Beef production in U.S. expected to continue growth

DENVER — U.S. beef production is expected to continue its growth over the next two years, and beef packers will handle the increase by ramping up production hours instead of adding new facilities.

That’s the prediction of CoBank’s Knowledge Exchange Division, the research arm of CoBank that tracks performance of various industries across the country. CoBank is a member of the Farm Credit System, a nationwide network of banks and retail lending associations chartered to support the borrowing needs of U.S. agriculture. Its headquarters is near Denver.

The bank’s prediction is good news for the beef industry in Colorado, especially Weld County, which is home to the largest cattle feeder in the nation and the No. 2 packer in the nation.

JBS Five Rivers Cattle Feeding, Greeley, is the largest feeder, and JBS Beef Co., also Greeley, is the No. 2 packer behind Tyson Foods.

Weld County ranks among the largest agricultural counties in the nation and is in the top 10 counties with numbers of cattle on feed.

CoBank predicts that cattle herds will increase over the next two years and beef production will increase 3 percent to 5 percent in 2018 and 2019. Strong profitability and years of excellent pasture conditions nationwide spurred the expansion, the report said.

Peak inventories of cattle occurred in 2001 and declined, for the most part, until 2014 when growth re-started. Trevor Amen, animal protein economist for the bank, said 2014-2017 has seen “the most aggressive three-year start to any expansion on record. Recent slaughter numbers and the cattle on feed mix indicate the expansion rate is slowing, but barring any significant export market disruptions or weather events, expansion will continue through the end of the decade.”

The USDA estimates the 2017 calf crop will top 36 million head, an increase of 2.9 percent over 2016.

Beef demand has exceeded expectations so far in 2017, the report said, which has supported beef prices. Per capita consumption of beef is about 55.7 pounds, according to the National Cattlemen’s Beef Association.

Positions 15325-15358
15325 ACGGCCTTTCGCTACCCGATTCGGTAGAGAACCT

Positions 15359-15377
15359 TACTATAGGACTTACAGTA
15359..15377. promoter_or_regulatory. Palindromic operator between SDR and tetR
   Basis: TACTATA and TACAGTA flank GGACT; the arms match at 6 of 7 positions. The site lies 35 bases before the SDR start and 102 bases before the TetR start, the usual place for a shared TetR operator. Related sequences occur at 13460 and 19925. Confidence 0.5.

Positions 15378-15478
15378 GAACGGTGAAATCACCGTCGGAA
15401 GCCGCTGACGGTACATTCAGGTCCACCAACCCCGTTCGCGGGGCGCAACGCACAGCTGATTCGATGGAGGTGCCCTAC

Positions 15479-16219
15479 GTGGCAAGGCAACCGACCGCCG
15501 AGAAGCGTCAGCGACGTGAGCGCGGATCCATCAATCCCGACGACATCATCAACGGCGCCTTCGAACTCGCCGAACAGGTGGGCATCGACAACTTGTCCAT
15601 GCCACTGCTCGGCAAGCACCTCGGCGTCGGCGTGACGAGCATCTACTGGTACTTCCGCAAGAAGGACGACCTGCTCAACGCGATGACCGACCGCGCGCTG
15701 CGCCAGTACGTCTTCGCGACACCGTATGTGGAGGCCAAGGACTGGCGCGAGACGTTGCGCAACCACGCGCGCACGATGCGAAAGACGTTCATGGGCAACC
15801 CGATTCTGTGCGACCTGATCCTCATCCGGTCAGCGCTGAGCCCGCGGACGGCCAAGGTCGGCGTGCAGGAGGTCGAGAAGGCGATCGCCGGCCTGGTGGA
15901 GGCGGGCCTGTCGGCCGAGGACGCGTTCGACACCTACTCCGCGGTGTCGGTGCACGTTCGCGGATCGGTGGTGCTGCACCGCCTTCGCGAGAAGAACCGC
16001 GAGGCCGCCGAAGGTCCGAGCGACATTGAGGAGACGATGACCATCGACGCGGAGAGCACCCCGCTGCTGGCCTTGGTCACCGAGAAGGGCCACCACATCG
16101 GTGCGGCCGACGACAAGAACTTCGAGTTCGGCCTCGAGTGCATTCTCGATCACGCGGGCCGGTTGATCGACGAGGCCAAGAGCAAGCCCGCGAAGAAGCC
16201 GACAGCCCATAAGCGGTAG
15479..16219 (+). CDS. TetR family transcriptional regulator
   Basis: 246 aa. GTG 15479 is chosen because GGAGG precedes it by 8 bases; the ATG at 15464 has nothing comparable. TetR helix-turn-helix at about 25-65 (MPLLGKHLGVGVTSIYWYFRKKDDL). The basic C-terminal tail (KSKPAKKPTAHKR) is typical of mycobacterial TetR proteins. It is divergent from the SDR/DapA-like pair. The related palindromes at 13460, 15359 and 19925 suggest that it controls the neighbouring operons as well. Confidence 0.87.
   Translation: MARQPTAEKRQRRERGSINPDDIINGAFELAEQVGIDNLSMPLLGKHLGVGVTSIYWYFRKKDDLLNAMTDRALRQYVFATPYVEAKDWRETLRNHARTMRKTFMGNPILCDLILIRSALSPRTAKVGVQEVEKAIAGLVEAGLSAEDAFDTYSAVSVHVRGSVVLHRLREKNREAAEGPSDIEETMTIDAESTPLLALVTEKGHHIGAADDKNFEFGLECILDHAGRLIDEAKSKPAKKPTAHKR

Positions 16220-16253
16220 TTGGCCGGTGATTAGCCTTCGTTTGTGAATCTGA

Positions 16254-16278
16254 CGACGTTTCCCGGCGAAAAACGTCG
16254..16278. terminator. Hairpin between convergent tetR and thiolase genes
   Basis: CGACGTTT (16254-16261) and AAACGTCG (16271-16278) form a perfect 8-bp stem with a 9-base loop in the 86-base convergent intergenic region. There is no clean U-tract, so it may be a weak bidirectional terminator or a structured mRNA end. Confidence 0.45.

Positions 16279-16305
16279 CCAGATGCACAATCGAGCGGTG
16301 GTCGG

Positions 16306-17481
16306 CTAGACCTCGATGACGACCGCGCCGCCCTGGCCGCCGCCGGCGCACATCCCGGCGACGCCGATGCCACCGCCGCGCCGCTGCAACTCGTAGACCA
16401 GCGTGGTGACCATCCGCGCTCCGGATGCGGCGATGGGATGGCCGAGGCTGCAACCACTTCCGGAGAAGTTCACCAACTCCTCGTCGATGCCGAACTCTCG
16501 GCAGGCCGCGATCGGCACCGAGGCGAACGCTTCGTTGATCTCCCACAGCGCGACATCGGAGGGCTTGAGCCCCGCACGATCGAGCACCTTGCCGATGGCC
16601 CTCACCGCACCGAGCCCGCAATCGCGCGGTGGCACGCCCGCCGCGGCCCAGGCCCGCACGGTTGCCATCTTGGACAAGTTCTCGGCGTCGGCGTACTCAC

Strong beef exports, which also support prices, are on pace to increase 7 percent to 9 percent in 2017 and 5 percent to 7 percent in 2018. Top markets for beef exports are Japan, Mexico, South Korea and Canada, according to the U.S. Meat Export Federation.

“Export demand has been strong,” Amen said. “Combined with decreased imports, we’re experiencing a more favorable net trade balance and keeping domestic per capita supplies in check while supporting prices levels.”

Amen said the industry will continue to focus on export growth and domestic consumption. Dependence on exports, however, will increase risk given the current climate to rewrite trade agreements.

The report said slaughter capacity at U.S. plants is sufficient to handle the projected volumes without expansion of facilities. Adding production hours on Saturdays, for example, are among the capacity solutions available to most packers. “The biggest potential concerns as the industry drifts closer to maximum packing capacity are labor availability and temporary plant closures for unforeseen maintenance issues,” Amen said. Packers likely will increase automation and robotics to reduce risk of labor shortages, the report said.